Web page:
Research produced by the information company, Thomson Reuters, and reported in "City AM" on 2nd December 2019 and "The Times" a day later has concluded that Brexit pre-occupation is blocking the UK Parliament from passing legislation that impacts UK business.
Parliament passed 685 business laws, that were not Brexit - related, in the year to the end of September 2019. This is down from 864 such business laws in the previous year and is the fourth consecutive year that the number of such businesses laws being passed by Parliamnt has fallen.
Of course, there could be other explanations for such a consistent pattern in falls of numbers of such business laws but the researchers at Thomson Reuters seem quite clear that the real explanation is Brexit pre-occupation.
At the same time and somewhat by contrast, the Confederation of British Industry (CBI) has published a forecast , which shows that there could be an economic dividend from Brexit with the growth in Gross Domestic Product ( GDP) reaching 1.8% by 2021 if the conditions are right. In particular, according to "The Times", this forecast is based on the "assumption that Britain leaves the EU by January 31 next year and has clear line of sight to an ambitious trade deal", which trade deal must necessarily involve "alignment with EU rules where essential for frictionless trade". If these conditions are not satisfied, then the CBI forecasts that growth in GDP could fall as lows as 0.4% by 2021.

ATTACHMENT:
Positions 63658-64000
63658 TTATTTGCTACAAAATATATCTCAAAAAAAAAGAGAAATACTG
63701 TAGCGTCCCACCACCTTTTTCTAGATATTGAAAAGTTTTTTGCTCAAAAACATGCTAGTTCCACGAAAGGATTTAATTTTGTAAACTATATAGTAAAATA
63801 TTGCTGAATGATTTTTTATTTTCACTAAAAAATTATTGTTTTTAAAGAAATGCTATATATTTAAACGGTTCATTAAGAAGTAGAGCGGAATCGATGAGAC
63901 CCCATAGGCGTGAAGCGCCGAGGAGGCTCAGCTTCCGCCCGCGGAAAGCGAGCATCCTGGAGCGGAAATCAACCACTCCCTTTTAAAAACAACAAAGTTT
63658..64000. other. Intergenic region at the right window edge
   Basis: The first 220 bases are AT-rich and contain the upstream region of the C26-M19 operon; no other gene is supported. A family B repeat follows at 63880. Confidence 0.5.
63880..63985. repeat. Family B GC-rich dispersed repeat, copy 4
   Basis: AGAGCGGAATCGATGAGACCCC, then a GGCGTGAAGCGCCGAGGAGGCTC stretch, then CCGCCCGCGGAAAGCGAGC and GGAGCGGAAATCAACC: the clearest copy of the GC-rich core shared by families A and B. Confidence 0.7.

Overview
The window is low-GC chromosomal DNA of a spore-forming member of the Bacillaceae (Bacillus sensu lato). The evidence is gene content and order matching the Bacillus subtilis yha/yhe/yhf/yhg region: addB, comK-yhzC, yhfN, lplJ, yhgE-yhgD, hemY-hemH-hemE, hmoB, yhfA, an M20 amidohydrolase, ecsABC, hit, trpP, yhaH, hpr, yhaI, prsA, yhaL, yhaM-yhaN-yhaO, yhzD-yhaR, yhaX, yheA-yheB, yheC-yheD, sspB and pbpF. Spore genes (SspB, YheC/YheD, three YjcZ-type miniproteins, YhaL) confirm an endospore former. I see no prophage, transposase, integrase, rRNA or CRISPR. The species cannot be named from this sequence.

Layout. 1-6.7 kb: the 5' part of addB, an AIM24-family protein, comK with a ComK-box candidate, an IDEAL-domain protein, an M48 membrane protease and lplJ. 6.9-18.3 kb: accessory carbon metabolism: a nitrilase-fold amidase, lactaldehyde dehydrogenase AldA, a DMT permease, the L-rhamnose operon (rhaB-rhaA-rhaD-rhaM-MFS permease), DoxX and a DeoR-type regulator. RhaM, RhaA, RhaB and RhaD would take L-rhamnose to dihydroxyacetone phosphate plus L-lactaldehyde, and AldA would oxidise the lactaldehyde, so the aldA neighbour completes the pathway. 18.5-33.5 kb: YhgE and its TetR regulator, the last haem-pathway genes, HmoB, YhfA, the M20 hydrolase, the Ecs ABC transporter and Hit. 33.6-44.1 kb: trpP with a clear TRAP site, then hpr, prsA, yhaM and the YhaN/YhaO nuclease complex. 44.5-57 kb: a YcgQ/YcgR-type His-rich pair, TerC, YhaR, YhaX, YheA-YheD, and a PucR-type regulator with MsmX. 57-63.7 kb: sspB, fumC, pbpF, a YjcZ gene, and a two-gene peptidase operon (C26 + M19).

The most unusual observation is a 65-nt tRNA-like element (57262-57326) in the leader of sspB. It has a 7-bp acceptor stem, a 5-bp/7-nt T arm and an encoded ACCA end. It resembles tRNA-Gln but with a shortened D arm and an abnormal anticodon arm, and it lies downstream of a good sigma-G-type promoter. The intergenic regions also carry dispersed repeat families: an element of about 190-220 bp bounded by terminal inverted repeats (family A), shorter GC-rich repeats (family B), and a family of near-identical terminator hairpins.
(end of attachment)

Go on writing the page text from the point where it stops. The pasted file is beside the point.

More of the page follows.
In the current General Election debate, one side proclaims the need to "get Brexit done" as soon as possible whereas the other side is essentially arguing that "Brexit should get undone" as soon as possible. Both sides argue their cases with equal conviction and no doubt the Thomas Reuters research and the CBI forecast can be prayed in aid by either side to boost their respective cases.
The reports are useful benchmarks but at a time when both the ardent proponents and opponents of Brexit often assert their cases with missionary and intransigent zeal, it is not clear how influential they will be.
Nevertheless, full marks to the authors of the reports concerned for bringing greater objectivity to the Brexit debate.